I’m going with the notion that no other explanation is needed:
Everywhere I’ve lived, paying the power bill was a relatively simple affair. You get a bill that included the amount of power you used in the previous month with a per-kilowatt charge and some basic flat monthly fee.
Here, however, they do not read the power meter every month. Instead, it’s every other month with some sort of estimate. These estimates tend to be wildly, wildly off. The end result of which is that our power bill ranges from one month to the next wildly. By a factor of two, in the most recent case. From $169 to $345. In this case, the estimate for February was low but in fact, the usage was abnormally high due to the weather. The end result was a low bill followed by a large bill.
Hmmm. Is this a private utility company, or a municipal power plant?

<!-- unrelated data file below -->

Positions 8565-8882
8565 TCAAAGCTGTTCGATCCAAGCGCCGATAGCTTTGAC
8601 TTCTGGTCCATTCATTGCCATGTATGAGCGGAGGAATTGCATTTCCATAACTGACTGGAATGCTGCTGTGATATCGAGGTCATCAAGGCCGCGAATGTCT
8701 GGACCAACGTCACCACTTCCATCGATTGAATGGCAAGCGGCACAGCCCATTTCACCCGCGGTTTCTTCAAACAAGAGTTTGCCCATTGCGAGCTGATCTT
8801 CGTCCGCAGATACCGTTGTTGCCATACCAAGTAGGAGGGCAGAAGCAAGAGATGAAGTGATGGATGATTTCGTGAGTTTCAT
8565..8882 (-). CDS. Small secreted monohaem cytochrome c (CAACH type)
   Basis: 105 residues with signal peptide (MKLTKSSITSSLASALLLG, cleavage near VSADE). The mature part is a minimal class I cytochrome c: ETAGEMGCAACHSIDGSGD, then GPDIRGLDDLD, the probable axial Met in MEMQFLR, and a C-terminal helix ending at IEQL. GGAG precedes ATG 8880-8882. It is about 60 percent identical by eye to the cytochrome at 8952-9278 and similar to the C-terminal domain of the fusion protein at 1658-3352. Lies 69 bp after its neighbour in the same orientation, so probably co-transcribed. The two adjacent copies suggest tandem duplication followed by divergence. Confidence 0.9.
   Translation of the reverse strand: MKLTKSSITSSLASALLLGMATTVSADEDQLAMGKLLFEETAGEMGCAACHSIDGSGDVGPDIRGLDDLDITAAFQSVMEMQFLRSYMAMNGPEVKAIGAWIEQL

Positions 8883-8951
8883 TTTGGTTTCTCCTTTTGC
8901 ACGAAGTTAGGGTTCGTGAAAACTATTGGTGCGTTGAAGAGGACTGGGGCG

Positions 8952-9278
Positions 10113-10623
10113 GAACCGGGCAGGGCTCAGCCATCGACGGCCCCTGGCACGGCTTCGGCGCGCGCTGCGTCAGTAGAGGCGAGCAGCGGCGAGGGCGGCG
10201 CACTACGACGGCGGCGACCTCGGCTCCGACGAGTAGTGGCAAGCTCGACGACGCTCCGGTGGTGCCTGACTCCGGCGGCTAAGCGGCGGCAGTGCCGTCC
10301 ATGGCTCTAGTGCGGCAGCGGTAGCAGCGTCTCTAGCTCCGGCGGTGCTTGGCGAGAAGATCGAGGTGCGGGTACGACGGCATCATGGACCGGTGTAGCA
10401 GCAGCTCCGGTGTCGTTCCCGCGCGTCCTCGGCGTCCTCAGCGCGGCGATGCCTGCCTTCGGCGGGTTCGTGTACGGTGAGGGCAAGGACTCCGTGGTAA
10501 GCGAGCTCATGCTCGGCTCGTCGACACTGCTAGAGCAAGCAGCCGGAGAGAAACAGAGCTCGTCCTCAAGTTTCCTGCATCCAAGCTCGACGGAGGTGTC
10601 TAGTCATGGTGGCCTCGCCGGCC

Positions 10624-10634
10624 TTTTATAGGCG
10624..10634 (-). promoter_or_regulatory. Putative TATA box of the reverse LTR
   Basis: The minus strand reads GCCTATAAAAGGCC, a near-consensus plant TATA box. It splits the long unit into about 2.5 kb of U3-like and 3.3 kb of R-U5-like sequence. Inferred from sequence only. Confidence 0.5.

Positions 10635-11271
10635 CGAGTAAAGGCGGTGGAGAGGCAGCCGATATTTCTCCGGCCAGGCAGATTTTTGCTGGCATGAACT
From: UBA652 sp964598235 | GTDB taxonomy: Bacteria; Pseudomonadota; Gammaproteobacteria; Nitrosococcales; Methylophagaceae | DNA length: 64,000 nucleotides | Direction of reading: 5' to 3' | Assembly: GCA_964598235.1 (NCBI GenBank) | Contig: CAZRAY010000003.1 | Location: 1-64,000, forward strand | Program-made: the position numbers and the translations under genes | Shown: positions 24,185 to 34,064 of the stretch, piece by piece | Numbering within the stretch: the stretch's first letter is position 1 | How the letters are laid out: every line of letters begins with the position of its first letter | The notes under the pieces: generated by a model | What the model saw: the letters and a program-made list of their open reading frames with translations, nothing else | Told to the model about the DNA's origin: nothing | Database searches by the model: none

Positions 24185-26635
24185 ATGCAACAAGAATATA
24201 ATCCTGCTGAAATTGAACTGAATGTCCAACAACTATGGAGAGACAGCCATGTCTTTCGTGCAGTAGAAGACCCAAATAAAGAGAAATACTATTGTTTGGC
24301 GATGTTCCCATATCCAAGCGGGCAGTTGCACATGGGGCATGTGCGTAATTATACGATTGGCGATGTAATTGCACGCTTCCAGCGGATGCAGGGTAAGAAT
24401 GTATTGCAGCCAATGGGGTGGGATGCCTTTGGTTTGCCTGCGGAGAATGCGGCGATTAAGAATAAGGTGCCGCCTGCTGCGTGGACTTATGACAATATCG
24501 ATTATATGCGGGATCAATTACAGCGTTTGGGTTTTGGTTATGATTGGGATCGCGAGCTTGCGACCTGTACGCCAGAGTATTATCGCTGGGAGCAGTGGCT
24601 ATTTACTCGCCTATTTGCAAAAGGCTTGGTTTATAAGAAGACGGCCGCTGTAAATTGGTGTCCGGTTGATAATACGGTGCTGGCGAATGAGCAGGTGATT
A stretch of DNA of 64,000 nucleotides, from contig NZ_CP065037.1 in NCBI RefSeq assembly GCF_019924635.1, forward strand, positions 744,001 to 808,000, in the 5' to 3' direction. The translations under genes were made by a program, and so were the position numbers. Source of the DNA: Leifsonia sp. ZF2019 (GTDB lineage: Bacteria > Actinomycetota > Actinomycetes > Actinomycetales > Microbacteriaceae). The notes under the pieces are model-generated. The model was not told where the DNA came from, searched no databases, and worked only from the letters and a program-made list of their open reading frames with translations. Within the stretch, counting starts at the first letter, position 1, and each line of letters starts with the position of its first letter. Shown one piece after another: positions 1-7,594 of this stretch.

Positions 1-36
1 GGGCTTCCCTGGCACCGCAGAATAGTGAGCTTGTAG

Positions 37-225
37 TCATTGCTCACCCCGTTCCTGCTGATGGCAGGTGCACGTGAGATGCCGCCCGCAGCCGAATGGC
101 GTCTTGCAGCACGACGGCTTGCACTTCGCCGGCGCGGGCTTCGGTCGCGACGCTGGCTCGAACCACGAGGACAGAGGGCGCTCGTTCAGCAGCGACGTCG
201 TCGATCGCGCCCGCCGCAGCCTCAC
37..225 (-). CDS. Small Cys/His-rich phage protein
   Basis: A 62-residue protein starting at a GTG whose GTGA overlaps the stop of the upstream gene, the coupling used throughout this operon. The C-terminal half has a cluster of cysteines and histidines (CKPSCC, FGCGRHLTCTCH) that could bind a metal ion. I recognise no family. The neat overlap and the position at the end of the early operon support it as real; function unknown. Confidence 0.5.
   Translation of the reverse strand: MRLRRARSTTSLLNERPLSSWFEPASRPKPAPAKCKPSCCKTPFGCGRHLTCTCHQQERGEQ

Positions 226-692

If they can’t actually send somebody to read the meter every month, they could do a lot worse than just saying $210 every month. Theoretically, they should have access to data that can more accurately guess how much we’re actually using. I assume that every month they’re reading houses, it’s just that they can only read half of them in any given month.
This is one of the better arguments for the so-called smart meter, which presumably can report in with its own reading when called upon. Both the electric and gas companies have installed them on my connections; I don’t think the city has, but then I haven’t opened up the meter, buried in the front yard, since about three plumbing repairs ago.